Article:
Then something happened which I hadn’t envisioned.  After I published the memoir, which I called Freedom’s Just Another Word, I had numerous people say they benefitted greatly from my experience, from reading about my journey and the steps I had taken to heal.  I was genuinely surprised.  I hadn’t seen that coming, but was delighted that it happened.  That was not the reason for the memoir – it just was something I needed to do.  For me it was an enormously healing process.   But if writing a memoir could yield additional rewards like that – helping other people heal and grow – then it was a huge success.

 Originally Published in Laura Schultz Now

Photo Credits:

“Good Question” e-magic @Flickr.com. Creative Commons. Some Rights Reserved.

leaves in the wind: jans canon @flickr.com.  Creative Commons.  Some rights reserved.

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Welcome to the Inner Child edition of the Carnival Against Child Abuse.  We will honor our inner child, and share how that child has been such a vital part of our path to healing!

Blog Carnivals are a great opportunity to sample a variety of Blog offerings on a common topic. There are so many child abuse recovery and advocacy resources out there. We hope you find something of use to you! I have enjoyed reading and participating in this Blog Carnival and am happy to give back by hosting it this month.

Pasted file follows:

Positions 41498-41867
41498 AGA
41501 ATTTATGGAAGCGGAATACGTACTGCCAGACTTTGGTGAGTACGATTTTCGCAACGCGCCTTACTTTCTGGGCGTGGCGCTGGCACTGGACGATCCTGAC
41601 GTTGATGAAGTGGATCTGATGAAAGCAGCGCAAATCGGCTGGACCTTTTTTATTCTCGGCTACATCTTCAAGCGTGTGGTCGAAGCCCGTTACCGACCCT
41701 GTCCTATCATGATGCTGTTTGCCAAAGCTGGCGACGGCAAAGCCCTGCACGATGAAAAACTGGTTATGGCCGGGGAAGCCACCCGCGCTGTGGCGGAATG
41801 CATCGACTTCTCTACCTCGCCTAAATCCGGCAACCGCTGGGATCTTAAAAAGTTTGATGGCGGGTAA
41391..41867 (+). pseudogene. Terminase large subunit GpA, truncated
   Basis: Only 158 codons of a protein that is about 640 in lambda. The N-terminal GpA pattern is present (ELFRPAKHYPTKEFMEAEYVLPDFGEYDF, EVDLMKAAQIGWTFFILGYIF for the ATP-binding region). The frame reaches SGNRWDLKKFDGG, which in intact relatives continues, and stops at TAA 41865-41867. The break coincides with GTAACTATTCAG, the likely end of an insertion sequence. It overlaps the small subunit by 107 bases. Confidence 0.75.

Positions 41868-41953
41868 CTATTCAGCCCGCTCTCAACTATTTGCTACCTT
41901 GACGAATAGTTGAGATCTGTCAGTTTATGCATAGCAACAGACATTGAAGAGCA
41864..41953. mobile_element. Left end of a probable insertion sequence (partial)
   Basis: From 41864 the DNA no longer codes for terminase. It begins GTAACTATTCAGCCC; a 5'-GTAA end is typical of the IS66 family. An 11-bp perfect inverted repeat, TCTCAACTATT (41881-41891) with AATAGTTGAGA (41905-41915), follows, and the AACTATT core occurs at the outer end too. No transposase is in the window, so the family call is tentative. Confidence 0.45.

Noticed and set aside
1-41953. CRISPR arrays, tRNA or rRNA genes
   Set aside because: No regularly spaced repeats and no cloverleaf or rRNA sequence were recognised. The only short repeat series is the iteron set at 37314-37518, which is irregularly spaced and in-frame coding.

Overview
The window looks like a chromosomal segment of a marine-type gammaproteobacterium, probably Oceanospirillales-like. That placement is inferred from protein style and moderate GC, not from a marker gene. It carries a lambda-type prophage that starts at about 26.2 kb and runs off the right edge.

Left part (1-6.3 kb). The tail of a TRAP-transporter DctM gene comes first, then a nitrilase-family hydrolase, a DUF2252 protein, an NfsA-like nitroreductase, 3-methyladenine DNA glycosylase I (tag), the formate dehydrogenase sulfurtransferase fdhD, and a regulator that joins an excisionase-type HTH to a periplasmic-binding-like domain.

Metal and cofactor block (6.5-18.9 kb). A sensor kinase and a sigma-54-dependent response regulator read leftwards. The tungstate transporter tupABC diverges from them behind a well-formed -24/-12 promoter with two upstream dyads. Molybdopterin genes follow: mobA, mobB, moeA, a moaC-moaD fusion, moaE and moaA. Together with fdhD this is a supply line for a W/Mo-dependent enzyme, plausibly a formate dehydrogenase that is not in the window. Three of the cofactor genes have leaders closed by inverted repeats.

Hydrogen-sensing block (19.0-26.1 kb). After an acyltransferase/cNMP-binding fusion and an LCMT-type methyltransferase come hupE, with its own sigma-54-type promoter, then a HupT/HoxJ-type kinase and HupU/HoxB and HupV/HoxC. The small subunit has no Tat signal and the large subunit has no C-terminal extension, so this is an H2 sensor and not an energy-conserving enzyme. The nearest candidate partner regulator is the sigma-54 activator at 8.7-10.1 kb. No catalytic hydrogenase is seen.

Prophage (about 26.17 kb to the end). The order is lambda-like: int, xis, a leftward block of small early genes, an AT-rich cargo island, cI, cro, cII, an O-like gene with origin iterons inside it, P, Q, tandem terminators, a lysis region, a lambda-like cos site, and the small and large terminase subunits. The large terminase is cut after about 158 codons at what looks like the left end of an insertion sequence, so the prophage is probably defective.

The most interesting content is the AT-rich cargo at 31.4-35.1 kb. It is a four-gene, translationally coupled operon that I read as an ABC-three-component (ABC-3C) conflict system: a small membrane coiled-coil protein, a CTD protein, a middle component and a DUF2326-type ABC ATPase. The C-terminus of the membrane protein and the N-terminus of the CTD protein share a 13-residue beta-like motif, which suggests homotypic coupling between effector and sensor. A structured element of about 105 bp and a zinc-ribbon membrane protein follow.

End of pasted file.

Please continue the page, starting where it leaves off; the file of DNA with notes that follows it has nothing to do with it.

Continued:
Inner Child Themed Posts

Patricia Singleton offers several posts from her Inner Child Letters series.  The first is Three Year Old Adultress Revisited,  where she says “A three-year-old can’t be an adultress, so why did I call myself that name? This is a letter written to that inner child.”

The second post is Grieving, an essential part of the process of working with our inner children.

The third in the Inner Child series is Processing, and Patricia admits that “Processing the feelings and the grief that has come up with these letters was harder than I expected it to be.”

Next Patricia shares the Three Year Old Adultress Carries The Shame of Incest, and wonders “How can memories that I don’t even have be so hard to let go? Shame is one of the most crippling emotions to carry around from abuse.”

Patricia then writes Dear Seven Year Old Patricia, where she says “I don’t know what you’re protecting my mind from, but I thank you.”

These entries are from Patricia’s blog  Spiritual Journey of a Lightworker.

Marj aka Thriver tells us I Resolve to Comfort My Inner Child.  “In this post, I wrote a poem to my inner child, promising to comfort her and protect her.  These are words I never heard from my own mother.  But now I can re-parent myself and heal.”   She also shares with us Helping Your Inner Child Help You.  “I  wrote this entry for a guest post at another blog on the topic of PTSD.  I did some research for this post and list some books about the inner child and also some of the strategies I have come up with over the years for comforting my inner child.”  Both of these posts are from her blog Survivors Can Thrive.